McCord may announce for governor's race today
HARRISBURG — Pennsylvania's state treasurer, Rob McCord, appeared ready to announce on Tuesday that he is officially entering a crowded Democratic field vying to challenge Republican Gov. Tom Corbett in next year's election.
McCord scheduled announcements for Tuesday at Montgomery County Community College and an International Brotherhood of Electrical Workers facility in Pittsburgh. A campaign consultant would not say what McCord will announce, and party officials said they had not been told the nature of the event.
However, McCord has signaled for months that he would enter the race. He has hired a campaign staff and filed paperwork with state election officials to establish the McCord for Governor political action committee to create an account to begin raising money.
McCord, a venture capitalist before he won his first election in 2008 to become treasurer, worked in Washington for a decade. There, he gained exposure to the technology sector, first as an aide to then-Rep. Norman Mineta, who represented California's Silicon Valley in Congress, and later as the CEO of the nonprofit Congressional Institute for the Future.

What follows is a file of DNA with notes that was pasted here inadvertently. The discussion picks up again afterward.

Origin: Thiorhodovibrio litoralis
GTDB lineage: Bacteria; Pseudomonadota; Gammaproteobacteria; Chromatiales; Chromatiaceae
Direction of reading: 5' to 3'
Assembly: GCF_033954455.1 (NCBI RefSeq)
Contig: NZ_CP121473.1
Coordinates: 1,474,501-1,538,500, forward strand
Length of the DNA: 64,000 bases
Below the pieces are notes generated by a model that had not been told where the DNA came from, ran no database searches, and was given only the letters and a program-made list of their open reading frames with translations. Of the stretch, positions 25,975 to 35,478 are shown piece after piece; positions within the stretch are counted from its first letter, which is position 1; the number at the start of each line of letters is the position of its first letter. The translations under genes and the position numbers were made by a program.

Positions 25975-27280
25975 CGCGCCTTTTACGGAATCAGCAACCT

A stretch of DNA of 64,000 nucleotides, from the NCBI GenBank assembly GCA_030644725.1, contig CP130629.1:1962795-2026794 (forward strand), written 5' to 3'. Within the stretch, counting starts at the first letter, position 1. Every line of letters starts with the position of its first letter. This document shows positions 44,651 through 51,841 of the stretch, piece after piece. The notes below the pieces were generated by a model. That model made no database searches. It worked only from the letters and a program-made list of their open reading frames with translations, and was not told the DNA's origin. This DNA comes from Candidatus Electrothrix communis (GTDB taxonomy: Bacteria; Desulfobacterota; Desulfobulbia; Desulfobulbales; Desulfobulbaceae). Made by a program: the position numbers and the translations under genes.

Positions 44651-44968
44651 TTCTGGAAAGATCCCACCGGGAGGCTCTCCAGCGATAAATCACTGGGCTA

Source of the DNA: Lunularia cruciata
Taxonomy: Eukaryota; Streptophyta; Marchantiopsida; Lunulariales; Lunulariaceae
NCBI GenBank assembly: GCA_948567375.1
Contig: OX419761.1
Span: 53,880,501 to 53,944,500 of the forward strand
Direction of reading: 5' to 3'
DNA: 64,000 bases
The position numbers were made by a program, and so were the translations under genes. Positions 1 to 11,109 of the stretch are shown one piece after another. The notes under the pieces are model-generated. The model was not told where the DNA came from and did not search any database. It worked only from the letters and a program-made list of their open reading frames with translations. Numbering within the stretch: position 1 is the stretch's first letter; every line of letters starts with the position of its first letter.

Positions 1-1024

He went to work for Safeguard Scientifics Inc., learning the craft of venture capitalism before helping to start four private enterprises that fed capital to technology and biotech firms.
Among his investors were pension funds and the state of Pennsylvania. He found success, he has said, in helping tech startups get loans, and compiled a Rolodex of wealthy investors and money managers.
McCord was re-elected last year to a second four-year term as treasurer, raising millions of dollars in both of his races — he even drew about $1 million from his own wallet in the 2008 Democratic primary.
The field of Democrats vying to challenge Corbett is more than a half-dozen strong. Thus far, it includes U.S. Rep. Allyson Schwartz, Allentown Mayor Ed Pawlowski, York County businessman and former state Revenue Secretary Tom Wolf and two former Environmental Protection secretaries, Katie McGinty and John Hanger.
Hanger, McGinty and Wolf served under former Gov. Ed Rendell. McGinty served in President Clinton's administration, and Hanger served as one of five state Public Utility Commission members.
Other declared candidates are Pentecostal minister Max Myers and Lebanon County Commissioner Jo Ellen Litz. Considering running are state Sen. Michael Stack of Philadelphia and former state Auditor General Jack Wagner of Pittsburgh.
Corbett is a conservative who keeps a low profile and is beset by sagging public approval ratings.
The Democratic primary is on May 20. To get on the primary ballot, a candidate must gather 2,000 signatures of registered Democratic Party voters, including at least 100 from each of 10 counties.
The deadline for filing nominating petitions is March 11.
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